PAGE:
By Mark Campbell

When Kim Day (BComm’96) became Steele Auto Group’s new president and COO in fall 2017, she wondered how she would be received. After all, she was taking on a leadership position in an industry that has long been male dominated. It was clear there would be challenges, but she never let that impact her decision and, overall, the experience has been positive. So much so that Day was recently named one of the 100 Leading Women in the North American Auto Industry by Automotive News.

“There have been situations where I felt that, if I had been a man, I would have faced fewer objections or had to work less hard to make my case,” Day says. “Fortunately, I can count those instances on one hand, which I think comes down to my experience and the fact that I stick to the facts in my approach to negotiation. When you do that, you can win people over.”

Day continues to win people over with a business acumen that has not only enabled her to lead Steele Auto Group through several high-profile mergers and acquisitions but also to navigate the difficulties of the COVID-19 pandemic.

“From the moment Kim stepped into the role, it was clear that she had a unique ability to unite, motivate and collaborate with people to move initiatives forward in ways that were authentic and inspiring,” says Rob Steele, CEO of Steele Auto Group. “It has been exciting for us to watch her use those talents to grow our business and to see the industry recognize her for her achievements.”

Day had never envisioned a career in the automotive industry, let alone a role beyond that of CFO. But when Rob Steele approached her in early 2015 to assist the auto group with several key acquisitions, she was intrigued.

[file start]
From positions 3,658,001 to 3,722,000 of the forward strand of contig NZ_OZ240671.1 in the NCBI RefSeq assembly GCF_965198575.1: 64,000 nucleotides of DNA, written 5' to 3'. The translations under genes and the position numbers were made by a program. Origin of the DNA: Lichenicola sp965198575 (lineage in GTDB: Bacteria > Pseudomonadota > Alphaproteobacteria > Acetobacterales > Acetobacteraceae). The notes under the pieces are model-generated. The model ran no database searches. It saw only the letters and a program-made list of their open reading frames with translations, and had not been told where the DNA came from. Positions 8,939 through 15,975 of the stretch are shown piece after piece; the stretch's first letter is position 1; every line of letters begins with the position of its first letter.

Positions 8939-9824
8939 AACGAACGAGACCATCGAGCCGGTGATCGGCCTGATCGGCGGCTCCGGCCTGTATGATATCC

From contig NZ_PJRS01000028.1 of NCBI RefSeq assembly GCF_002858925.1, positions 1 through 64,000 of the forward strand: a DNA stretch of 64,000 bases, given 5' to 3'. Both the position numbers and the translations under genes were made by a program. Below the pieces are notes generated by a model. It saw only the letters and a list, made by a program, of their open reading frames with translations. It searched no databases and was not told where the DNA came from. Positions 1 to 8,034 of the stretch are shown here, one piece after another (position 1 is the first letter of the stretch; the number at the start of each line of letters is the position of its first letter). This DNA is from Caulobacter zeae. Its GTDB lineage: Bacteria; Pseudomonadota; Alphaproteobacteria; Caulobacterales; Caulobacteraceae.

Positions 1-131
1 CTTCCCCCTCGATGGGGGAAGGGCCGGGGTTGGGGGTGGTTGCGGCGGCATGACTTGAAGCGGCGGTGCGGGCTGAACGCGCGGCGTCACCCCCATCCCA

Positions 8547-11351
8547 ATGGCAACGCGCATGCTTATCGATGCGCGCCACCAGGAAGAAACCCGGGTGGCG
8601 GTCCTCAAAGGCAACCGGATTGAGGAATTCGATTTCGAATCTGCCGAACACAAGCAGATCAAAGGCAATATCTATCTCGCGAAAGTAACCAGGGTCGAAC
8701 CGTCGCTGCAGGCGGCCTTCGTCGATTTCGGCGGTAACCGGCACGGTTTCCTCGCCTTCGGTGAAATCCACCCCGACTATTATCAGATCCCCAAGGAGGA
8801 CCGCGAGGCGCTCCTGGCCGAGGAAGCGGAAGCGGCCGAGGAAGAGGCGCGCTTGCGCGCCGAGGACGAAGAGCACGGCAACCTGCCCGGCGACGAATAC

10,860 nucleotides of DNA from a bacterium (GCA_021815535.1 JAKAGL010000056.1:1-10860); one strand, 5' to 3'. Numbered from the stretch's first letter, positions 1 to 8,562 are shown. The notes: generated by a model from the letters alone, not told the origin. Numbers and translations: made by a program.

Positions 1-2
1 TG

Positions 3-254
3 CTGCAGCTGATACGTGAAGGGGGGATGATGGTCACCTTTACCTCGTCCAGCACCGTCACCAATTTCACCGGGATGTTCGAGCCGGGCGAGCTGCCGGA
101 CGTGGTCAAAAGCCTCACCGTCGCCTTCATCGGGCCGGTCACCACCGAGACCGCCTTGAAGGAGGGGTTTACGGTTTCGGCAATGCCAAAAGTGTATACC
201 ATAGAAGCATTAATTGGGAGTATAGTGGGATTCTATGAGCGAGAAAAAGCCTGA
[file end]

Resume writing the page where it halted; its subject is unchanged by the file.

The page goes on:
“At the time I was working as VP Finance at a publicly traded radio group predominantly owned by the Steele family,” Day recalls. “Mergers and acquisitions have always appealed to me, and I had been involved with several at the radio group, so I agreed to help out the auto group for a while. I soon found myself spending more time at the auto group than at my day job and eventually they asked me to join full time.”

For Day, the biggest lesson she has learned as president and COO is the importance of being flexible and nimble. “If you cannot change when you need to change for the right business reason, then you can easily be lost in the shuffle,” she says. “COVID-19 is a good example in that we had to pivot quickly in the way we serve and communicate with our customers. If you are not afraid of change, you’ll be successful.”

Speaking of change, Day has noticed more women taking leadership roles both at Steele and in the industry. “It’s nice to see that progress is being made, but there is still a lot of work to do,” she says. “My objective is to bring more diversity to the group and the industry as a whole.”